Sunday, July 18, 2010

Free-Flighted Parrotlets, Housing, Keeping Two Pets, Availability

I'm going to buy one or two parrotlets soon. I would like to drive down to pick them up. Is that possible? How long in advance do I need to make an appointment?

I would like to set aside a room in my home for the birds, and I have a couple questions. I'm worried about potentially harmful stuff in the room. I need to screen off an area, and make a screen door for their room. Is there a type of wire I need to avoid? Is there a "best type" of wire to use for this? The room is painted sheet rock with painted baseboards. If I have plenty of other stuff for them to chew on, will they chew on the paint? Anything else you can think of that I would need to know regarding giving them the run of a room?

Also, what are your feelings on one vs. two birds? Are they happier with companionship? Frankly, I don't want to deal with young birds. Would two same-sexed birds fight?

Thanks a bunch

Dear Steve:

Thank you for your email.

I have known several people that have attempted to keep parrotlets in a free-range, free flying situation and they have not turned out well. First, parrotlets, like all parrots do chew and would chew on everything from sheetrock to the floor coverings, all of which are very toxic. You could keep them in an aviary and there are many manufacturers of quality aviaries made with stainless steel which is the safest wire you can use.

Second, parrotlets are very territorial and aggressive birds. They are not domesticated birds like cockatiels or budgies and are still very much wild animals that respond by instinct. They have been designed by Nature to be aggressive and territorial ‘space’ because where they originate they compete for food, nesting space and safety. Many different animals eat parrotlets including other birds so being protective and defensive of their territory is what they do to survive. Many people report parrotlets being protective of their cages and most have to be removed from the cage in order to clean it and replace toys and perches. I always recommend feeders that can be accessed from outside the cage so owners can easily feed their parrotlets without having to remove them or worry about getting bitten. Having them free flying access to an entire room, they will perceive the entire area as their territory and they will, most likely, defend it with vigor especially if they can fly. In some cases this has resulted in the birds actually attacking their owners in order to drive them out of their territory. I have never recommended keeping parrotlets in this type of environment and do not feel it is either safe for them or their owners. I also do not recommend keeping parrotlets fully flighted for the same reasons. It is really the best way to teach a bird to be aggressive and learn to bite. All they have to do when they want to get away is bite harder and harder until the person let’s go. This reinforces the desire to be both aggressive and to bite.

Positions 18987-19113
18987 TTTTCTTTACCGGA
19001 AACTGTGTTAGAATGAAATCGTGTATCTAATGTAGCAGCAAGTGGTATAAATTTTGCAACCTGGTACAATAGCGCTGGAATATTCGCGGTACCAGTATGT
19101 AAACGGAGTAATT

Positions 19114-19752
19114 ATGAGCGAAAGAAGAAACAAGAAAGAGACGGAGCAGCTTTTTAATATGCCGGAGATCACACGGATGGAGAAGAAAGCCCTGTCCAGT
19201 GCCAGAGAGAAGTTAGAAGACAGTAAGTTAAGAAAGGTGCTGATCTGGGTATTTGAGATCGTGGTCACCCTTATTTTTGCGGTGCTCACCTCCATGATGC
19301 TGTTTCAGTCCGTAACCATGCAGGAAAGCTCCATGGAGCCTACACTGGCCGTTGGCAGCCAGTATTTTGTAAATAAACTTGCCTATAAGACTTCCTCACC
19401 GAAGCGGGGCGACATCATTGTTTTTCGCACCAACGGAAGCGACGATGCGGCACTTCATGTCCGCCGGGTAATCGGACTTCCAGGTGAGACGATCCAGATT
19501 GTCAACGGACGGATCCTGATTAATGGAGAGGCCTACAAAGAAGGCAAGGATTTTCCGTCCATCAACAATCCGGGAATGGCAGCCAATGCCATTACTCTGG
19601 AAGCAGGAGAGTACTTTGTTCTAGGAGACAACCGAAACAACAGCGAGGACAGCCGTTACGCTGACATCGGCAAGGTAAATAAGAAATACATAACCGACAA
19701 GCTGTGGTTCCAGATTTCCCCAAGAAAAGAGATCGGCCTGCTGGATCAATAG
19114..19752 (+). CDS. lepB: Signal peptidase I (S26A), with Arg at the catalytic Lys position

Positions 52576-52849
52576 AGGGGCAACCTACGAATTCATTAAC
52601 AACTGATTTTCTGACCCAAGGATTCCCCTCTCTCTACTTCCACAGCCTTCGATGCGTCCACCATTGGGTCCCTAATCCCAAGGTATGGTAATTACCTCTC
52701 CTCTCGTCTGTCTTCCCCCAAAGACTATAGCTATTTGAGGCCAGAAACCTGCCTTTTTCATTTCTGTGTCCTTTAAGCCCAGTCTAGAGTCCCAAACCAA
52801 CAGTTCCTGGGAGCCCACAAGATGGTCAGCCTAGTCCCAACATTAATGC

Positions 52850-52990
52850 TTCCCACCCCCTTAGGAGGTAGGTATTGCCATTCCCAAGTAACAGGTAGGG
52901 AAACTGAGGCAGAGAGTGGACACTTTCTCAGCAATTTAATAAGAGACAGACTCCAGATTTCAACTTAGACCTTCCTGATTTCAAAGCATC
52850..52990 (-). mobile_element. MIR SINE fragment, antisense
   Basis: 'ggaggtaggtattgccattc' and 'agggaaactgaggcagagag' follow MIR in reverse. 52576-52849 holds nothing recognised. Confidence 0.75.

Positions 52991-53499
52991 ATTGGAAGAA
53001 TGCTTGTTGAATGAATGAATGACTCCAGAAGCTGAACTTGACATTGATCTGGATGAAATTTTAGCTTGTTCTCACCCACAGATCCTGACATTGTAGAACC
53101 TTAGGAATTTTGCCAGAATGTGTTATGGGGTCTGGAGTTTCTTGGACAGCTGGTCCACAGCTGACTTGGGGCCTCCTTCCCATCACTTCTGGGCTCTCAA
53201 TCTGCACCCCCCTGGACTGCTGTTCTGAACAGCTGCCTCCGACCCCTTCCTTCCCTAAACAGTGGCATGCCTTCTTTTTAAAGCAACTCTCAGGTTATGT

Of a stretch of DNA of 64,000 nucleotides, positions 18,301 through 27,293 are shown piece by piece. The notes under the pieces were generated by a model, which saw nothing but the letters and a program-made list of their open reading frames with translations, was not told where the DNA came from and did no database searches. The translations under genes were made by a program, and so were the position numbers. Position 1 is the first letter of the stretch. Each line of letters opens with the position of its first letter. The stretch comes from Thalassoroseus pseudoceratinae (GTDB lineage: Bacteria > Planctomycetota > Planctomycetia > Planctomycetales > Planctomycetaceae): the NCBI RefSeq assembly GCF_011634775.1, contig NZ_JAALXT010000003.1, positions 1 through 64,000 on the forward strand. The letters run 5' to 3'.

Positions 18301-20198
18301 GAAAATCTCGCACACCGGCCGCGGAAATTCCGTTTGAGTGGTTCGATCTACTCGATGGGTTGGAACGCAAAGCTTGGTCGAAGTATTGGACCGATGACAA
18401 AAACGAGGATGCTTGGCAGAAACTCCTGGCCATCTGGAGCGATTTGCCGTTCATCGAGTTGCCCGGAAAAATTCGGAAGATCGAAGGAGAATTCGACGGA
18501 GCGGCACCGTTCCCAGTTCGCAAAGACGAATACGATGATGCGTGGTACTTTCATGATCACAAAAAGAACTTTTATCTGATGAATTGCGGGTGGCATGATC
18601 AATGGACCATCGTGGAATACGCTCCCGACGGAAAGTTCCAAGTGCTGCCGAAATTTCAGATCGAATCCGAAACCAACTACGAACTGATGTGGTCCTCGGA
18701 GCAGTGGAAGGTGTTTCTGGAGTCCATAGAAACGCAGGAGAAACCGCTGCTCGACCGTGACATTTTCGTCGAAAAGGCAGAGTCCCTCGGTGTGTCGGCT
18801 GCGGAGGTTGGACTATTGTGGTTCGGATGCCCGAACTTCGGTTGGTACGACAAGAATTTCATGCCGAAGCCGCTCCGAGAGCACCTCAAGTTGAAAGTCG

I generally don’t recommend keeping two parrotlets as companions for one another. Pet parrotlets imprint on humans through the hand-feeding and socialization processes. They lose their instinct to bond with other birds and usually look at another bird as a rival or competitor not a companion or friend to keep them company. Also, as I have stated, they are territorial and aggressive and one often becomes dominant over the other and will not allow the other bird to eat, perch, etc. It doesn’t matter if they are being kept in an appropriate sized cage or a huge flight – they will attempt to drive the intruder out and this can result in injury or even death of one of the birds. Most people eventually have to house them separately and watch them whenever they are out of their cages and have physical access to one another. Most parrotlets that have a large cage, lots of toys and daily interaction with their owners are perfectly contented and healthy and not need nor want the companionship of another bird.

I am currently feeding 3 chicks but I have a waiting list for them; I probably will not have more birds until September or so. I almost always have a waiting list for my birds. I do not take deposits and work on a first-come, first-served basis.

I hope this helps and thank you again for contacting me.

Sincerely yours,

Sandee L. Molenda, C.A.S.

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